Day 3 was kids day and since a one-day badge for my daughter Jena was only $5 I opted to take her with me which again gave me a very different perspective of the con from her point of view. And again there were some technical glitches with the transportation. I’m not sure whether it was a larger than normal audience since this was the first time that I drove, but on Saturday we got there relatively early and made it into Lot B which was almost half full. Because of the Metra shuttle issue and Metra’s Sunday schedule in general I drove down for day 3 expecting to get a spot in Lot B again. When we were almost there, there was a sign mentioning that Lot A was closed and directed us towards Lots B & C anyway, but when we got to Lot B it was closed as well because it was full so we had to park in Lot C which was $8 more expensive than Lot B’s $15, but at least we didn’t have to walk outside to get to the convention floor. Not entirely sure if it was because Lot A was closed, or if it was because we got there a couple hours later and everything just naturally filled up. For the first time I actually checked out the Family room which had a mostly advertising booth for Yo-Kai Watch as well as several LEGO stands where the kids could build pinewood derby style cars to roll down several ramps just like they have at Legoland Discovery Centers.
What Jena was most surprised to see were all of the anime cosplays out there. She is as big an anime fan as you can be for someone who is 9 years old and unable to watch the more adult-oriented shows and movies out there. She reached out and got pictures with several different cosplayers throughout the day. The one event that we went to was the costume parade at the Family Stage, but we didn’t quite get there in time so the line was capped before she could sign up to participate as well. The parade was moderated by a great group of cosplayers who were dressed as almost the entire cast of Inside Out, all the emotions were represented as well as Bing Bong, Riley, and even the imaginary boyfriend. The parade itself was pretty much what you might expect, Joy was the MC and she read through the list of names and their costumes and the children came up one at a time to show them off and strike a pose. Star Wars was the most represented, specifically Rey and BB-8 which had about a dozen or more costumes between them as well as about three Kylo Rens. The other thing I noticed which was also true for the entire convention was that Batman was notably absent. During all three days I only saw two or three Batman costumes, including the kids.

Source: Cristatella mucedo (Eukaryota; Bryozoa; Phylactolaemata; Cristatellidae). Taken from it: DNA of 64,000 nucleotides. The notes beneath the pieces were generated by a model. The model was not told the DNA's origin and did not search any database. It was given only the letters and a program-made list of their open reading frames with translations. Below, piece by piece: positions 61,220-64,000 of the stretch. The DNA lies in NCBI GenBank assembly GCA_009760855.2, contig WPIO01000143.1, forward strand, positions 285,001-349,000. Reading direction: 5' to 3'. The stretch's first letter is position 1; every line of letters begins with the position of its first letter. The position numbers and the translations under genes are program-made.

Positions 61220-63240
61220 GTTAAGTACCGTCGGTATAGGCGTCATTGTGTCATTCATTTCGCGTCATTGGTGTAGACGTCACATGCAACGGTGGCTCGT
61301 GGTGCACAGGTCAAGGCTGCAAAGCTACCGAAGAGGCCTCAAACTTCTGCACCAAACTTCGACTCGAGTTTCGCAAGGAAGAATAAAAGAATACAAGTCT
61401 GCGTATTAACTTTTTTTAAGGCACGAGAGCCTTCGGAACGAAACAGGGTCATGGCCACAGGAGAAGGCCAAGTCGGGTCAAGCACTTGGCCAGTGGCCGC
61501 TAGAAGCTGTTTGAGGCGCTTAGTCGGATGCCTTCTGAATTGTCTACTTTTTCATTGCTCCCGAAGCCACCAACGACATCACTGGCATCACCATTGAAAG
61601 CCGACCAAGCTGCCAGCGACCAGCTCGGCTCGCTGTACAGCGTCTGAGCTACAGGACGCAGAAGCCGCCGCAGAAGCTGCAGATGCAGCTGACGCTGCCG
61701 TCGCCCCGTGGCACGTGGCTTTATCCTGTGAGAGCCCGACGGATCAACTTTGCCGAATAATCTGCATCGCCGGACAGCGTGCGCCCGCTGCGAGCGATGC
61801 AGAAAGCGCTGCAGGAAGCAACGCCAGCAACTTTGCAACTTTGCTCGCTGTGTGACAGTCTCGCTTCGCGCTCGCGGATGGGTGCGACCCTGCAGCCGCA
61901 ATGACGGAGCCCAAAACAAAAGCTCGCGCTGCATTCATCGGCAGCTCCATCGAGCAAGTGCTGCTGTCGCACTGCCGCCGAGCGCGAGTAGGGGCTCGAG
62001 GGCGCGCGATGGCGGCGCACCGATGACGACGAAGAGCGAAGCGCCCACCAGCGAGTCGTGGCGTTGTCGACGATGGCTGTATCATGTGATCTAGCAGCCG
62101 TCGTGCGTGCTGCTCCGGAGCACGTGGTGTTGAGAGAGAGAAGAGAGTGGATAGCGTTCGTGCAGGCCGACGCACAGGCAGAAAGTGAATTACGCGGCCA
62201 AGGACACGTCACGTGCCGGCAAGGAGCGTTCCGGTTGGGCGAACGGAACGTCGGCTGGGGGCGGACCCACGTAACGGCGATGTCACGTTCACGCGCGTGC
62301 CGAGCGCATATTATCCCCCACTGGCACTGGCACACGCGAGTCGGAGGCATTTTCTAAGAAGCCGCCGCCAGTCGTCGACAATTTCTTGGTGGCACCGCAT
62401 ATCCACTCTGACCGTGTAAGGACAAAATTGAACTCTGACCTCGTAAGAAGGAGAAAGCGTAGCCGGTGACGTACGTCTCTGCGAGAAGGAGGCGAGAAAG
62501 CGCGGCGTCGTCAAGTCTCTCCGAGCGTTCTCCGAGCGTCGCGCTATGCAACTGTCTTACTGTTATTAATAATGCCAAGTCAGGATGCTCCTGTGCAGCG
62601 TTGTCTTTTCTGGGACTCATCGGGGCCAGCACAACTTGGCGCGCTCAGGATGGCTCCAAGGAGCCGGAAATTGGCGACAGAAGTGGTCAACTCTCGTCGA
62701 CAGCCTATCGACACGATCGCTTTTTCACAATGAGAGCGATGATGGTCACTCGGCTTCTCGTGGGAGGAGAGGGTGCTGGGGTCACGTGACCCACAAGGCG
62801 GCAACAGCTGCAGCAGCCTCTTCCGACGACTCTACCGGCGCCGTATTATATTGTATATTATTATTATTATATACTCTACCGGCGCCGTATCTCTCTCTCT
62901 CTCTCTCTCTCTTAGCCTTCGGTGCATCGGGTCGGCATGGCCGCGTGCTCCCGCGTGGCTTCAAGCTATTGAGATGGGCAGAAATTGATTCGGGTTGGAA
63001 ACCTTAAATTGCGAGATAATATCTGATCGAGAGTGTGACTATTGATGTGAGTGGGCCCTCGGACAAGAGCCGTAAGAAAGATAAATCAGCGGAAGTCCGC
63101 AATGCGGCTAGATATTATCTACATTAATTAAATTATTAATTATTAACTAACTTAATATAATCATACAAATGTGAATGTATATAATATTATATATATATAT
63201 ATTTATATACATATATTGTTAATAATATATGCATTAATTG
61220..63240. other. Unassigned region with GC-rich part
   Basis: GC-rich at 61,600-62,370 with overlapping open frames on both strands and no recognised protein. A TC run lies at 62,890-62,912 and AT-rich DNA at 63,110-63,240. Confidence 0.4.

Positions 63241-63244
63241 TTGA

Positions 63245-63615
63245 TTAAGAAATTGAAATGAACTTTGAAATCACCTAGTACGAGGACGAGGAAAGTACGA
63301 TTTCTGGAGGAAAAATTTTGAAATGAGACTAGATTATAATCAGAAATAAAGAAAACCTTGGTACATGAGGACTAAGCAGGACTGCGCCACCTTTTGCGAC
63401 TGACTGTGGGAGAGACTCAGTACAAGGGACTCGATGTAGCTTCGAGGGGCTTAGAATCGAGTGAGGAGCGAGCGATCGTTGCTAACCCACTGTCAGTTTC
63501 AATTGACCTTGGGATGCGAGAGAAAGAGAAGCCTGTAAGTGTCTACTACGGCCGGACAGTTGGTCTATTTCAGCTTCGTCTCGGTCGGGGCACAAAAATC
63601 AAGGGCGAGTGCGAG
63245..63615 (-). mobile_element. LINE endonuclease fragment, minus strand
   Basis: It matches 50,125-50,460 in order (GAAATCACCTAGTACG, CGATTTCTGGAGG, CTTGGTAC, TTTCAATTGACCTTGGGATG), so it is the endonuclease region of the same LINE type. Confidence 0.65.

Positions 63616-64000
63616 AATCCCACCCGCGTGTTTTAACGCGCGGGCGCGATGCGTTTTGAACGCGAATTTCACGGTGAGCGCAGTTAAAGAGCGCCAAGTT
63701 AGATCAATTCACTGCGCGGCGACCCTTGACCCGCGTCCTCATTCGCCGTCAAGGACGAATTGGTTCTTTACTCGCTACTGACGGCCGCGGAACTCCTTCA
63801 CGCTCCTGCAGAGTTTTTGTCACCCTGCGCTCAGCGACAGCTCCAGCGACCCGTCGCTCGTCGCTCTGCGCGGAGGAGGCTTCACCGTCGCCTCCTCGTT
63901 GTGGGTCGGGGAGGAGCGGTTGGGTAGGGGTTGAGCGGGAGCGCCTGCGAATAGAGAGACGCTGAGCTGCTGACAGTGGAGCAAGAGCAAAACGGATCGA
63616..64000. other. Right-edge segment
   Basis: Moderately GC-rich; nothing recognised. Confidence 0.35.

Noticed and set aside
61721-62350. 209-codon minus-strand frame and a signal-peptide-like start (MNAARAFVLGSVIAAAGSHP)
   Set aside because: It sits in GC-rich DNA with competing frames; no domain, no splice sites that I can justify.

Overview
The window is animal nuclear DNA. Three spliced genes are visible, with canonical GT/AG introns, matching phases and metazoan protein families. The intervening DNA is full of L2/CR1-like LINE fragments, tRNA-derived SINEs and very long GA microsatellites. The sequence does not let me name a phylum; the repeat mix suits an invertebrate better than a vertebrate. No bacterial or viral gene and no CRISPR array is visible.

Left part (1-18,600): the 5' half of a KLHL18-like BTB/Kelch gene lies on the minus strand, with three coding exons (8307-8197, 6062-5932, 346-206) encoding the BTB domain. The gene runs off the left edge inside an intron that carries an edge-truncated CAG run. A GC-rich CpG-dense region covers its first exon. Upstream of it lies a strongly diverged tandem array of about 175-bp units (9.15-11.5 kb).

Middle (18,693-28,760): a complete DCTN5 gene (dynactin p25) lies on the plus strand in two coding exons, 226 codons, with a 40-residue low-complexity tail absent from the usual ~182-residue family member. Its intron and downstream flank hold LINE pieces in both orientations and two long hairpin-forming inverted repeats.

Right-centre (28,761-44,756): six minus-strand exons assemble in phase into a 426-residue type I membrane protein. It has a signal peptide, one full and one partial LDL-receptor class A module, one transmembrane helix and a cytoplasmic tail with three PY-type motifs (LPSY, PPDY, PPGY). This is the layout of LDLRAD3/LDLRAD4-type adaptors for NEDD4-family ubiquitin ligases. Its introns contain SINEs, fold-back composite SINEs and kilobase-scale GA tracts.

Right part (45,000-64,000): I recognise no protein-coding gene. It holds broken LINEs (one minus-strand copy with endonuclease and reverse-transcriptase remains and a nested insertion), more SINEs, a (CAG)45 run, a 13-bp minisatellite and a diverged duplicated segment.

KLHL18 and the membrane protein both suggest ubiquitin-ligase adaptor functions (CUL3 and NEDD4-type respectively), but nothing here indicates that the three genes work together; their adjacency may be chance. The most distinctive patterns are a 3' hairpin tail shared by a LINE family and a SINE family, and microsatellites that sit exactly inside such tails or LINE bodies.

The other thing that we decided to do together was to check out the autograph line once again since there were a couple anime voice actors there: Michelle Ruff and Stephanie Sheh who most notably to Jena voiced Luna and Sailor Moon respectively. But as I went through their credits on IMDB while we waited in line, I noticed several different anime shows that Jena was familiar with that they voiced characters in, like Bottle Fairy, a Little Snow Fairy Sugar, Lucky Star, and Chobits. Both Ruff and Sheh were very friendly with Jena and were both a little surprised to hear some of the titles Jena was familiar with. The one downside I had with the experience was that I felt like my daughter used her cuteness to manipulate me into buying a photo from each of them. On the plus side, Stephanie Sheh was extra nice and gave us an extra postcard at no extra charge. It was still a nice experience for the both of us and I wouldn’t hesitate to bring Jena again next year. Until next time, this has been Bubbawheat for Flights, Tights, and Movie Nights.
And to wrap things up, here are the rest of the pictures I took of cosplayers at the con, also any of the above pictures you can click on to see a larger version.
Posted on March 27, 2016, in Blogs and tagged Blog, C2E2, chicago, comic con, cosplay, the flash. Bookmark the permalink. Leave a comment.